Wow...that is an old X-men clip; it has The Beast before he went blue!
    Great post as always, can't really add much to the content as its now been almost two years since I covered any animal biology - been spending too much time with the plants and bacteria.

  • Murfomurf says:

    I sincerely hope this is a goer! Now I'm on a monster dose of anti-depressant and I feel better than I've felt for more than 6 years, I can be further heartened by the fact that my memory ought to improve, since my hippocampus is growing new bits! Nice connections, Sci! Your hippocampus must be working well most of the time!

  • Dr Becca says:

    Wait, they didn't put the p21 KOs in the FST? That seems like an obvious thing to do, no?

  • Scicurious says:

    Dr Becca: actually, p21 KO mice are a false positive in the FST, like MRL mice, they just never stop struggling. So I mean, that looks great, but it's also where the FST breaks down in terms of predictability, are they "anti-depressed" (if we can ever say that) or are they just wicked hyperactive?

  • Dr Becca says:

    Ah, OK. Yeah, the FST is a tricky test in terms of what you're actually measuring besides the effectiveness of anti-depressants. I'm teaching a 1st-year grad seminar this spring (I heart my 1st years!), and we were discussing the theory that stopping struggling in the FST could indicate higher adaptability, energy conservation, etc, rather than "depression" (and likewise, longer struggling could mean the animal is inflexible, perseverating, etc). I would guess this is a discussion you've had at some point as well--any thoughts?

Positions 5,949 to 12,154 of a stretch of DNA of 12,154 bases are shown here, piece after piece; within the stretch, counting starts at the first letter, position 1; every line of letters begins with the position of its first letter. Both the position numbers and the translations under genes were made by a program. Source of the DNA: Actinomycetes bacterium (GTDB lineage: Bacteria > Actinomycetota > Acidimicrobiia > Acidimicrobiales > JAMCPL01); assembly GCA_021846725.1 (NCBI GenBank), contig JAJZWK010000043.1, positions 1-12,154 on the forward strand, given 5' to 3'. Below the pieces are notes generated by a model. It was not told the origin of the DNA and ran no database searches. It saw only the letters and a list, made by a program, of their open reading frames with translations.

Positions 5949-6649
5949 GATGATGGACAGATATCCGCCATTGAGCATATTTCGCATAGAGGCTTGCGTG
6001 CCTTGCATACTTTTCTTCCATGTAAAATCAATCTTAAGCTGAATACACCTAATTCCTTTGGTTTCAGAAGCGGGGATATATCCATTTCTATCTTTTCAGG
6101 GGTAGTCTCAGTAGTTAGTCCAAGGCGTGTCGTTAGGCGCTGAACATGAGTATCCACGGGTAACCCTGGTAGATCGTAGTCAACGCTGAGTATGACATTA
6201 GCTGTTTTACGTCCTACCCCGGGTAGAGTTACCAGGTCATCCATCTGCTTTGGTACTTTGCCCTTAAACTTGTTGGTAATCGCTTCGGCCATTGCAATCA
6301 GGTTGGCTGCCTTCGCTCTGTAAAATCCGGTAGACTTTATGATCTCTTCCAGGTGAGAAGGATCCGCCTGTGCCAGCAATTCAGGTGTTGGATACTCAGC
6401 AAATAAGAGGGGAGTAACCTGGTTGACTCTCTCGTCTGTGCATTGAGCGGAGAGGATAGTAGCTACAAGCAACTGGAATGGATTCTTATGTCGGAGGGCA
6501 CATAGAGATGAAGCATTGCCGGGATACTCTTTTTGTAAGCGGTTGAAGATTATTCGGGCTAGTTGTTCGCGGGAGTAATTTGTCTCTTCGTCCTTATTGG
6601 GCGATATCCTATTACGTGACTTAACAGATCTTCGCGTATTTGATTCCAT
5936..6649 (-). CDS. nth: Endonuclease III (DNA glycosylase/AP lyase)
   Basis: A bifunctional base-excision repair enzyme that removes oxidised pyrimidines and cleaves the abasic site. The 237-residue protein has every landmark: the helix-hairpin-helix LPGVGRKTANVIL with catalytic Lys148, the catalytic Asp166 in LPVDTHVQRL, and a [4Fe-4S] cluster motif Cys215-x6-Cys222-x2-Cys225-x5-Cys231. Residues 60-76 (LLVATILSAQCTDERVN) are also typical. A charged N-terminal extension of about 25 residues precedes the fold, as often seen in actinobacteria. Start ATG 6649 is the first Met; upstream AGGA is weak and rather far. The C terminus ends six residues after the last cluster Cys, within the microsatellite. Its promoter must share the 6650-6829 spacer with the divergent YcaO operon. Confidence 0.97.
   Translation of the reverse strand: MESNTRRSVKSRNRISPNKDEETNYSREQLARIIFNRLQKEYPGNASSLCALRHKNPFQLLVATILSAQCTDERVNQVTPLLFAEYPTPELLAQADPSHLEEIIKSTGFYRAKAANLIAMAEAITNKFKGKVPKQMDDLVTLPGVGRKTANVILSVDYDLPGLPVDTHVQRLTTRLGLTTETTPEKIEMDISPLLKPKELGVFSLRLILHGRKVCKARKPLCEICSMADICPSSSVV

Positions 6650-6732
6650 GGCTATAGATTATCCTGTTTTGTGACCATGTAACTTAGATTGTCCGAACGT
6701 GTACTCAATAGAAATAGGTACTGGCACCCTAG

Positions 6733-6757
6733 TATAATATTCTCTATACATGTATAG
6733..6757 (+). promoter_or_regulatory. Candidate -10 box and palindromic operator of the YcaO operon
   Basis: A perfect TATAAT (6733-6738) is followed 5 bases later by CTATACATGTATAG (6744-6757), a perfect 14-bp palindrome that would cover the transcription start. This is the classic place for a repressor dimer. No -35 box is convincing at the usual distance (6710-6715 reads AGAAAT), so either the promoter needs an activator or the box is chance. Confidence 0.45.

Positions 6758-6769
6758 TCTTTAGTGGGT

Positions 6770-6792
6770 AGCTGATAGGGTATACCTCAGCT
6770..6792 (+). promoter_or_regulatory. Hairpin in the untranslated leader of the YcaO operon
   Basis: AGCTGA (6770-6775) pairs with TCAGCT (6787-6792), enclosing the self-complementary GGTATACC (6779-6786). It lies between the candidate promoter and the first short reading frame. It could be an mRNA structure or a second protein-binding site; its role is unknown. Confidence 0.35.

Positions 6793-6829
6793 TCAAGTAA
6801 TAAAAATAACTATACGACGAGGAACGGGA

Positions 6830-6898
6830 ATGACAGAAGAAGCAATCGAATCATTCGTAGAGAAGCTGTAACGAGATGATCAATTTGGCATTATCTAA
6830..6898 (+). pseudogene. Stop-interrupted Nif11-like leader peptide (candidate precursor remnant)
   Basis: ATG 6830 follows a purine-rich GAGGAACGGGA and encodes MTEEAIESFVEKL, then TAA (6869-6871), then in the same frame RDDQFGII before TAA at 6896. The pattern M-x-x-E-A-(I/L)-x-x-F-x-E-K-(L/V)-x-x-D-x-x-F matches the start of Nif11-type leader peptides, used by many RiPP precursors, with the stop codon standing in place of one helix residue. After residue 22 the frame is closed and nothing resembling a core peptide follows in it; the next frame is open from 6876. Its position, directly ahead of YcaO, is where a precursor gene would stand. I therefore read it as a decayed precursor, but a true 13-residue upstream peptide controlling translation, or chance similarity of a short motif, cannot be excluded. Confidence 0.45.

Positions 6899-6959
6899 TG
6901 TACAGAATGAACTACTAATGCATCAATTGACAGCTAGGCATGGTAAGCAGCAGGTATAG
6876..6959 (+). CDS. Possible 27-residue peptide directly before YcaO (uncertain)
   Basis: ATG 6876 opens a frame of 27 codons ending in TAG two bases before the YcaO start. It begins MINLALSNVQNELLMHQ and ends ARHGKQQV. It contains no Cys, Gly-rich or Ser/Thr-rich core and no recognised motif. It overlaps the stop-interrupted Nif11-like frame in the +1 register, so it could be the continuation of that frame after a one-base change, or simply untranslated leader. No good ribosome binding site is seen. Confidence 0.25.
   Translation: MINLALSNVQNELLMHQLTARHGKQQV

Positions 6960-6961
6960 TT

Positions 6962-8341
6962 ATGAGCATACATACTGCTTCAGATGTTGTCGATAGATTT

• Scicurious says:

    Dr. Becca: Yeah, Sci's opinion on this may be long winded. Here we go. My problem with the FST and TST is that a lot of people tend to over interpret them. The ONLY thing an FST or TST can really tell you is whether a drug is going to make a decent antidepressant right off the bat. It MAY be able to provide some indication of which neurotransmitter systems are activated (swimming vs climbing may indicate serotonin vs norepinephrine), but other than that, we really can't say anything. We certainly can't say that the mouse is "depressed", "less depressed", "tired", or anything else really, because a mouse can't tell us that. The FST and TST have great predictive validity, but I personally really dislike having to interpret the tests any further than that.

  • Anonymous says:

    Most simple but convincing explanation of the p21 gene as far as I have seen. I only have but one question. What will the (complete) removal of the p21 gene in the human body accomplish in medical progress?